Can I Give My Dog Tofu?
With plant-based meat substitutes on the rise, many people watching their health have started experimenting with faux meat in all of its incarnations, from trendy ‘healthy’ varieties like tempeh and seitan all the way to heavily flavored chik’n hot wings. Many, however, stick with the classic meat alternative: tofu. This soy-based food is often thought to a staple among vegetarians, but it has been around for at least two thousand years. This high-protein, high-calcium food is versatile and easy to use in delicious, healthful dishes. Those who practice cooking with tofu often come to love it—and, contrary to popular belief, the phytoestrogens found in soy are not dangerous to their health.
But those pet owners who cook with tofu must ask themselves: can dogs have tofu? Is this a safe, high-protein snack that can add a little variety to your dog’s diet?
The answer is complicated. While no one includes tofu on a list of foods that are toxic or immediately dangerous to pets, it’s difficult to make the argument that it is an ideal source of calories. Many seem to agree that tofu is not recommended for dogs—largely due to concerns that it may trigger allergies in our canine companions. This may be an unfair assessment, however, because research shows that beef, dairy, and wheat allergies are far more common in dogs.
Risks/Benefits of Feeding Your Dog Tofu?
There is also some thought that eating soy may contribute to bloat and urinary stones. To be on the safe side, it may be better to avoid feeding your dog large amounts of tofu and other soy products. Introduce tofu slowly, practice moderation, and make sure that it is part of a well-formulated diet.
Is there any potential benefit to feeding your dog tofu? The short answer is: not really. Tofu is a wonderful source of healthy plant protein for humans, but our canine friends often do not digest soy products as efficiently, which means that they can’t properly absorb the nutrition. The amino acid profile of tofu is also slightly off—most experts believe that tofu does not have the right ratio to make a complete protein for our pets.
This means that, if you use soy products like tofu to meet your dog’s protein needs, they will wind up with amino acid deficiencies somewhere down the road. Inadequate protein consumption, which is usually the result of a poorly formulated dog food diet, can lead to serious health problems. These issues include symptoms like extreme fatigue, poor coat health (it may feel rough and lose its sheen), reproductive and lactation problems, stunted growth, weakened bones, an increased risk of bone fractures, behavioral changes, poor appetite, extreme weight loss, and a reduced ability to recover from illness or injury. Protein deficiency can repress the immune system, which makes your dog more likely to suffer from infections of all sorts.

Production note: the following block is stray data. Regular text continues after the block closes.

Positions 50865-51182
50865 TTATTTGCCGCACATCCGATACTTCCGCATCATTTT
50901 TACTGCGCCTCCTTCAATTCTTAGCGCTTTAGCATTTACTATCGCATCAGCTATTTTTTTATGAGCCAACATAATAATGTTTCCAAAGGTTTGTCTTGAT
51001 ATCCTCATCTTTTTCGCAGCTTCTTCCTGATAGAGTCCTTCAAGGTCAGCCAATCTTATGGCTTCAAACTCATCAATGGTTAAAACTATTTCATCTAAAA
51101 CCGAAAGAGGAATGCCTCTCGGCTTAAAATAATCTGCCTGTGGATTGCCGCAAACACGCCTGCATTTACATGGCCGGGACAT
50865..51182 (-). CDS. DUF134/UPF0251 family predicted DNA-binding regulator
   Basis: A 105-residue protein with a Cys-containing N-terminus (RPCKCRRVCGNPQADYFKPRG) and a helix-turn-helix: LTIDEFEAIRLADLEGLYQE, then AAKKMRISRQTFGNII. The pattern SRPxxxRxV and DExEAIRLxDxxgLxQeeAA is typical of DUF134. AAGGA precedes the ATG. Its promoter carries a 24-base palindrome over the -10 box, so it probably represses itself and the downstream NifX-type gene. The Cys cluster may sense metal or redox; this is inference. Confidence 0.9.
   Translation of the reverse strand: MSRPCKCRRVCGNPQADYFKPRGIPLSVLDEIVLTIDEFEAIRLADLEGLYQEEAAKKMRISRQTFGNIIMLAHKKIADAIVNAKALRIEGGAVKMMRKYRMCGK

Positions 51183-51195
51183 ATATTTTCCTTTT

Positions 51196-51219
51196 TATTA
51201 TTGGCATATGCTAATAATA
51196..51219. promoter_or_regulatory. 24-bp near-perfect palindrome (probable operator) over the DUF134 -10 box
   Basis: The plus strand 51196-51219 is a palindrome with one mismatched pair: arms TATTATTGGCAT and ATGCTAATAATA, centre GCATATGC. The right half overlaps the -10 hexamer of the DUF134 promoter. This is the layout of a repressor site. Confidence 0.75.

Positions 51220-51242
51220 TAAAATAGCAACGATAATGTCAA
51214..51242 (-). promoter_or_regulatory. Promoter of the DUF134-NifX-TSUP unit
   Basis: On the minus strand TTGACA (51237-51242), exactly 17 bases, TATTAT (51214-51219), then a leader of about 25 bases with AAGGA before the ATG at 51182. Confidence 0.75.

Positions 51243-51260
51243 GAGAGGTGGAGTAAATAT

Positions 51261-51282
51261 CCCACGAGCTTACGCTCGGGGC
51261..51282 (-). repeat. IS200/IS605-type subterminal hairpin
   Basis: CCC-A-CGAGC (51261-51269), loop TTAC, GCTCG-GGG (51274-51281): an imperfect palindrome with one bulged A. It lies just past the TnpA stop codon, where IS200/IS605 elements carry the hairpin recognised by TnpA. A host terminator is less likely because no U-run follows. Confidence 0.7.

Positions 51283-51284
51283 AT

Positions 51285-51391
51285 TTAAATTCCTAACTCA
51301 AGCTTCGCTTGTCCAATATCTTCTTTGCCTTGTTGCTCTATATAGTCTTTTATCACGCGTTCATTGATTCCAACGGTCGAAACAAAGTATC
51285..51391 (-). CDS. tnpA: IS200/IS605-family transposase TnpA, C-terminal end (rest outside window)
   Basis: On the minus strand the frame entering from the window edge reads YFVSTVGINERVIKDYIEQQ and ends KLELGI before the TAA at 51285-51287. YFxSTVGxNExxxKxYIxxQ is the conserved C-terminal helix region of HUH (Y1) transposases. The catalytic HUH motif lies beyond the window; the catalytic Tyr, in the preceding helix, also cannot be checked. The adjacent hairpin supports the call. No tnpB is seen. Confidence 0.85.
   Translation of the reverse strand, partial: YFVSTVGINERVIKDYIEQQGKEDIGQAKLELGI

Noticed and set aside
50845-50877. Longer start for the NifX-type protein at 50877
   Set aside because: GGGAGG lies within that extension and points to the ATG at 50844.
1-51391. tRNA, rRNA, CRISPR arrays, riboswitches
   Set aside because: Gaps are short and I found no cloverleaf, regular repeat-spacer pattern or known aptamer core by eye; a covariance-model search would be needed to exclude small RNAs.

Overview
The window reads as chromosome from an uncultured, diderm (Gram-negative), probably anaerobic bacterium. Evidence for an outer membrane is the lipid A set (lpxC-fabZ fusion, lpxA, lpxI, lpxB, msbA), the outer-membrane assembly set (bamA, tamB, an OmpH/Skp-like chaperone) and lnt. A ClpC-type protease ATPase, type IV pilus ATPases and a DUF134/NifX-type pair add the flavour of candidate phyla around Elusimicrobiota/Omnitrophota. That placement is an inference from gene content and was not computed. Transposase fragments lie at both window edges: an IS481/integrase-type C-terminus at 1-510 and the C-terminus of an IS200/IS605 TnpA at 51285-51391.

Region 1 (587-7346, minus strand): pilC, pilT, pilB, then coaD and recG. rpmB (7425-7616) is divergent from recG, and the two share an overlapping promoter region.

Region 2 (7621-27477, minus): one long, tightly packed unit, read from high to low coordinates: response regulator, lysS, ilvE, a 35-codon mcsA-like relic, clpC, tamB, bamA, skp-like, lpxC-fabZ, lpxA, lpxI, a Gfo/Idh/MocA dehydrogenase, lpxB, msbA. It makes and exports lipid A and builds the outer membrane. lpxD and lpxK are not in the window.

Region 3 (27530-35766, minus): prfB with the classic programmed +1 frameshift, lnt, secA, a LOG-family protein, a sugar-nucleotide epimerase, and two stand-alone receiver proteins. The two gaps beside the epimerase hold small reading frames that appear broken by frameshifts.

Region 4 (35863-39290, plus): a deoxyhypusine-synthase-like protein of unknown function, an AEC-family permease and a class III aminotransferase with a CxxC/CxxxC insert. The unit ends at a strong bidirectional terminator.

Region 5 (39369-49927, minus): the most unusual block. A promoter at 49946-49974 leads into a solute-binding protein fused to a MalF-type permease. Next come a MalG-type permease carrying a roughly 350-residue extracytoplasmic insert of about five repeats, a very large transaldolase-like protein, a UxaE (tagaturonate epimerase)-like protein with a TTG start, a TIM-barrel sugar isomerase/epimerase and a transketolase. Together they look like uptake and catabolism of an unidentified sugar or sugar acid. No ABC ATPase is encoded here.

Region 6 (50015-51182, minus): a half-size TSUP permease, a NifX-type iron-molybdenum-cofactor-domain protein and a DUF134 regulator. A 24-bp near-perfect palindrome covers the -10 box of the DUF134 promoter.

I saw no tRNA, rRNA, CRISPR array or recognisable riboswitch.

Fortunately, protein deficiency is extremely rare, but it is something pet owners should be aware of when putting together their dog’s diet. While soy is an excellent source of nutrition for us, it may not be as solid of a protein source for our pets.
Things to Keep in Mind
There are two potential problems with feeding your dog soy: it may increase your dog’s risk of bloat, and it can make your dog more prone to developing urinary stones. Bloat is a dangerous, potentially fatal, condition that can be caused by a wide variety of factors, including eating too much food too quickly, drinking too much fluid, exercising immediately after eating, and extreme stress. Since tofu is made from soybeans, which can cause gas, it may be more likely to trigger bloat than kibble. Symptoms of bloat include restlessness and pacing, excessive drooling, dry heaving, distended or painful abdomen, and anxiety. If left untreated, your dog may develop pale gums, general weakness and lethargy, rapid heartbeat, and breathing problems. Eventually, bloat can lead to collapse and even death, so it’s important to seek treatment immediately.
Since tofu contains high amounts of silicates, it can raise your dog’s chances of developing silica stones. Symptoms of urinary stones include painful or bloody urination. If you think your dog has kidney or bladder stones, take them to the vet’s office as soon as possible.
In sum, feeding your dog tofu almost certainly will not kill them (it is a nontoxic food and a fairly rare canine allergen), but it may be wise to introduce your dog to it slowly and to practice moderation. If your dog shows signs of a food allergy, consult a veterinarian. Know also that tofu is not a complete protein, so your dog needs to consume other high-protein foods to meet all of their amino acid requirements. In addition, be aware of how you cook your tofu—your dog should not consume tofu cooked in large amounts of sugar, salt, or fat.
Dog Eating Tofu Video: